THE FIRST ILLUSTRATED MAGAZINE PUBLISHED IN NEW YORK
Others stay dinner and depart full fed;
The longest age but sups and goes to bed.
From the Tarnassiad of the Columbian Magazine.
It might have been assumed by Samuel Louden, bookseller and proprietor of the New York Packet, that four years from the close of the War of Independence was too short a period of time in which to expect the citizen of the new-born American Republic to repair his broken fortunes and turn his thoughts from the din of battle and the tented field to the gentle arts and walks of peace. As the sequel proved, he did forestall somewhat the domestic market for such wares, when in 1787 he ventured upon the publication of a literary magazine in the city of New York. It was patriotically christened the American, and was placed under the editorship of that American lexicographer and grammarian whose name has so long been the schoolboy's household word, if not his terror, Noah Webster. This pioneer of New York magazines was ushered into being December, 1787, and in November, 1788, it quietly passed away, bequeathing to the Commonwealth an example of laudable though unsuccessful endeavor, and an octavo volume of 882 pages.
The American was without illustrations, so that the mantle of leadership in the army of New York illustrated periodicals, since become so numerous a body, rests upon the New York Magazine, the prospectus and first number of which made its appearance about a twelvemonth after the demise of its short-lived predecessor. It was continued for eight years without interruption, from January, 1790 to 1797, when it also ceased to exist, either from lack of patronage or for other good and substantial reasons unknown to the writer. Magazines identical in scope and character were established almost simultaneously in the two principal cities of the Northern States outside of the city of New York—the Columbian in Philadelphia, and the Massachusetts in Boston. The latter, as an illustrated magazine, was preceded by the Royal American, founded in January, 1774, by Isaiah Thomas. It was suspended at the expiration of six months, and soon after abandoned by him. Later it was revived by Joseph Greenleaf, and continued under his management until the beginning of the War. It was the last periodical established in Boston before the Revolution. It contains engravings executed by the patriot, artist, and silversmith, Paul Revere, including the portraits of Samuel Adams and John Hancock, which are, considering the pre-Revolutionary origin of the prints and the national fame of the engraver, the most interesting, as they are the rarest of all existing specimens of early American engraved portraits.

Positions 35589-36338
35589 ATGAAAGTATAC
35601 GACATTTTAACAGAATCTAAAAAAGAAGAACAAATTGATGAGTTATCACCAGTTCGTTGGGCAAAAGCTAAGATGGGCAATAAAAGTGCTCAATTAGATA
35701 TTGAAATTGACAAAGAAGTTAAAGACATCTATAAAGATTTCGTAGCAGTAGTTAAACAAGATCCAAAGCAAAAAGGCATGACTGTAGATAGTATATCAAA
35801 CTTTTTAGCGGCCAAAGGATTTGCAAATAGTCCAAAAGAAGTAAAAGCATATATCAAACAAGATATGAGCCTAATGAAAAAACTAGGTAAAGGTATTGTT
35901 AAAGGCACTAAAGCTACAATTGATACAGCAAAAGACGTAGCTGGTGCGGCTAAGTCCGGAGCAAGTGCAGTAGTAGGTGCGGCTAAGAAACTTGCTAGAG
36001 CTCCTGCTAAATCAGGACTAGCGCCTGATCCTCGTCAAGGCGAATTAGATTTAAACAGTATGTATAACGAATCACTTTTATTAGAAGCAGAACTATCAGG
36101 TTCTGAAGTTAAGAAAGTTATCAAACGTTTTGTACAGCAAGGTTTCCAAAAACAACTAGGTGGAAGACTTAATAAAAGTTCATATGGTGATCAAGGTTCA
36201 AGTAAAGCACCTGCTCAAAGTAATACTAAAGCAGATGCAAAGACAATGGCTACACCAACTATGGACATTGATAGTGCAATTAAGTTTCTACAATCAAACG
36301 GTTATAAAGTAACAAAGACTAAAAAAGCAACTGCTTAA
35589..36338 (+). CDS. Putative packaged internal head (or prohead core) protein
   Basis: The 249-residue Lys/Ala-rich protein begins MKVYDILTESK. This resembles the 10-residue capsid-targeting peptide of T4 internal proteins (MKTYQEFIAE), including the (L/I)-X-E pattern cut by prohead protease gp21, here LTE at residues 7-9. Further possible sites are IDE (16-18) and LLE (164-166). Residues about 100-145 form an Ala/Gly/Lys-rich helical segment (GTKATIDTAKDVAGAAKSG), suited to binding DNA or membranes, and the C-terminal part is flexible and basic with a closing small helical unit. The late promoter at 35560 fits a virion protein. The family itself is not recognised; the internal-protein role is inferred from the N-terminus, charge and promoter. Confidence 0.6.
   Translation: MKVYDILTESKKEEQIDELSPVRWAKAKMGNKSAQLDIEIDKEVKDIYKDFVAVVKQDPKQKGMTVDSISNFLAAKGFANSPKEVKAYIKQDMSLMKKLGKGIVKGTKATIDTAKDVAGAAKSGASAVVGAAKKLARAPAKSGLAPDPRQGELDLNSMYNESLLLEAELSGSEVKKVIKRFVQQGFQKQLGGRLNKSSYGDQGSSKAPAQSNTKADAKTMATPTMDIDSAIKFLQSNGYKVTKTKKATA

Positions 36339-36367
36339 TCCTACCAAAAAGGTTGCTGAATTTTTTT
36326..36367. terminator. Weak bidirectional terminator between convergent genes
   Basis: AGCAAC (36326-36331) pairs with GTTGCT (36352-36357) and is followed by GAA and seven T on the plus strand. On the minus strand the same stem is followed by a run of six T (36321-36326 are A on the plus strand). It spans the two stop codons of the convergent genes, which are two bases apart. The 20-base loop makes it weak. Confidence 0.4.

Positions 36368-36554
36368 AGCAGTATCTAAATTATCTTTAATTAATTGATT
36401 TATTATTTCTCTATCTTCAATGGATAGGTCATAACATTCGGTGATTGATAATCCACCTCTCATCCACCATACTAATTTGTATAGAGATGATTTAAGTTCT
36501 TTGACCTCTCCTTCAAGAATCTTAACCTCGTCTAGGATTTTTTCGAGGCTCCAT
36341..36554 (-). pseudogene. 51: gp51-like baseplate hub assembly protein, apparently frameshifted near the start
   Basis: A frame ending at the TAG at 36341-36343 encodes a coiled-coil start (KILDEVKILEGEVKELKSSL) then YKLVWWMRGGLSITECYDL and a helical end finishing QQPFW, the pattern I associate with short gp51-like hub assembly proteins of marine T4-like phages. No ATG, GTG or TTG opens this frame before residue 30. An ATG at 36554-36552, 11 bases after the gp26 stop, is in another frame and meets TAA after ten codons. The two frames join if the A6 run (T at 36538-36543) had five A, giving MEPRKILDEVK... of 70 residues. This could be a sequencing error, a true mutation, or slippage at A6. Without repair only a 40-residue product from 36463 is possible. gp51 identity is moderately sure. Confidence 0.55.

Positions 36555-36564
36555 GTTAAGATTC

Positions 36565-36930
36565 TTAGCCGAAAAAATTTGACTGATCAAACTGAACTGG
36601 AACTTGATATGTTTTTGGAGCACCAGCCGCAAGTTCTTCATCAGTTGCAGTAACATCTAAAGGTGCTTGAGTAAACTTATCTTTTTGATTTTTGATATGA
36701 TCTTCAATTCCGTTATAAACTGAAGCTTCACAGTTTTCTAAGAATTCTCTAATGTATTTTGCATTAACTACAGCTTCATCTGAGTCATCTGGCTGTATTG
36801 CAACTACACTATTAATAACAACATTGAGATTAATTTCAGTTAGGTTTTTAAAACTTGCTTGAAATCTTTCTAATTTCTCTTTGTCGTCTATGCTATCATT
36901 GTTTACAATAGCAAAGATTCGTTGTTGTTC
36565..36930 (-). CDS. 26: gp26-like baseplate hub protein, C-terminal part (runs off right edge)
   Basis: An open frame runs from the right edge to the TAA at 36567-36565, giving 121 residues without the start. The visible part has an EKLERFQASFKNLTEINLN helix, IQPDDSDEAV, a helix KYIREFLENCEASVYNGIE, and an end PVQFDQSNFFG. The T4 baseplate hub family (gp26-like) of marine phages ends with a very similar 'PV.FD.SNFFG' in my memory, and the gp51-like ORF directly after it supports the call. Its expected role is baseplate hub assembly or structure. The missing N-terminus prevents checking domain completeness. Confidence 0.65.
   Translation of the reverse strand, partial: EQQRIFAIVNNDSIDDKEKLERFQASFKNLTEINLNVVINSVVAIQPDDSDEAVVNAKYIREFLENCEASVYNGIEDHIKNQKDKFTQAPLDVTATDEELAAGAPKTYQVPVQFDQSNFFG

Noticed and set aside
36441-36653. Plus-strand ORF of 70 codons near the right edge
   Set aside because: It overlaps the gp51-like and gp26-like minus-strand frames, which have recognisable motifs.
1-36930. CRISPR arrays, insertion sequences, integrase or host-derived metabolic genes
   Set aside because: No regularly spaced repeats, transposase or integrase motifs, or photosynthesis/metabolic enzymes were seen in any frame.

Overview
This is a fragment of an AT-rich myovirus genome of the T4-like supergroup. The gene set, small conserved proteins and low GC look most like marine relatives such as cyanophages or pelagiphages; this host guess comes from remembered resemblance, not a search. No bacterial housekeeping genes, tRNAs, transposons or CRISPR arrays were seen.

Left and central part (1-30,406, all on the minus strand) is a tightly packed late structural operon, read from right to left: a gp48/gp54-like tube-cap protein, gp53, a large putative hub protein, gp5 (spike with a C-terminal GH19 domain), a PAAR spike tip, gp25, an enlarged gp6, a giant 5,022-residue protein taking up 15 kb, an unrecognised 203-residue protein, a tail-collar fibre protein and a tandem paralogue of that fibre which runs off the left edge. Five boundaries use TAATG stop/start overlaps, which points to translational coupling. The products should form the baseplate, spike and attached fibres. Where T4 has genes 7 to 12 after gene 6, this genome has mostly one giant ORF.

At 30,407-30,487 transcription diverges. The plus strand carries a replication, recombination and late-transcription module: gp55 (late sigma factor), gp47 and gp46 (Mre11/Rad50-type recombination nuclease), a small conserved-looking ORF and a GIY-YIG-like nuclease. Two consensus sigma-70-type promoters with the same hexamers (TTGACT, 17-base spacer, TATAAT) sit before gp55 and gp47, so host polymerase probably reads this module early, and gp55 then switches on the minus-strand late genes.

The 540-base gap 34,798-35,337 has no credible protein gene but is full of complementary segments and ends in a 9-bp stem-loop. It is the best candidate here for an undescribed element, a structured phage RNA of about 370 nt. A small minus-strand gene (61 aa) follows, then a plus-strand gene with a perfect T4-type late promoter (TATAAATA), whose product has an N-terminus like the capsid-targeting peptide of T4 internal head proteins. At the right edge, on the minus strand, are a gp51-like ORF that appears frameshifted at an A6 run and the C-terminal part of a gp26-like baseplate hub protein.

Copper-plate engravings were also used in the Pennsylvania Magazine, published in Philadelphia in 1775 and 1776, by Robert Aitkin. They consist of maps, plans and views, the most interesting of the latter being "A Correct View of the Late Battle at Charlestown, June 17th, 1775," published in the number for September of that year.
It behooves the seeker of early American prints to bear the titles of these four magazines well in mind, although he will not run chock-a-block against them in the first bookshop he comes to, or in the second. The Philadelphia Magazine is not quite so difficult to find as the other three.
The publishers of the New York Magazine were Thomas and James Swords, of No. 44 Crown Street, known for many years as publishers of books relating to the Episcopal Church.
They recite in their preface that the proposed work will be printed with beautiful new type cast by the ingenious Mr. Caslon, on good American manufactured paper, that it will consist of 64 pages, and be published the first of each month. "Each number," they add, "will contain one or more copper plates representing some particular passage in the work."
The price to subscribers was fixed at eighteen shillings, payable upon the installment plan; five shillings upon the delivery of the first number; five on the delivery of the sixth, and the remaining eight at the expiration of the year. The generous proposition was also made, that if on delivery of the third number the work should not appear to equal the expectation of any subscriber, it would be at his option to discontinue his subscription under forfeit of the five shillings already paid. To non-subscribers the price of each number was two shillings.
The publishers appear to have launched their literary craft with some mental misgivings, and in an address to the public they humbly solicit the countenance and support of the native and free-born Americans, "whose characteristic has ever been to foster and cultivate the arts, and to reward honest industry by the bounty of a liberal hand." In conclusion they state that if "this appeal for support is merely sufficient to defray expenses the magazine will live; if it is inadequate it must DIE."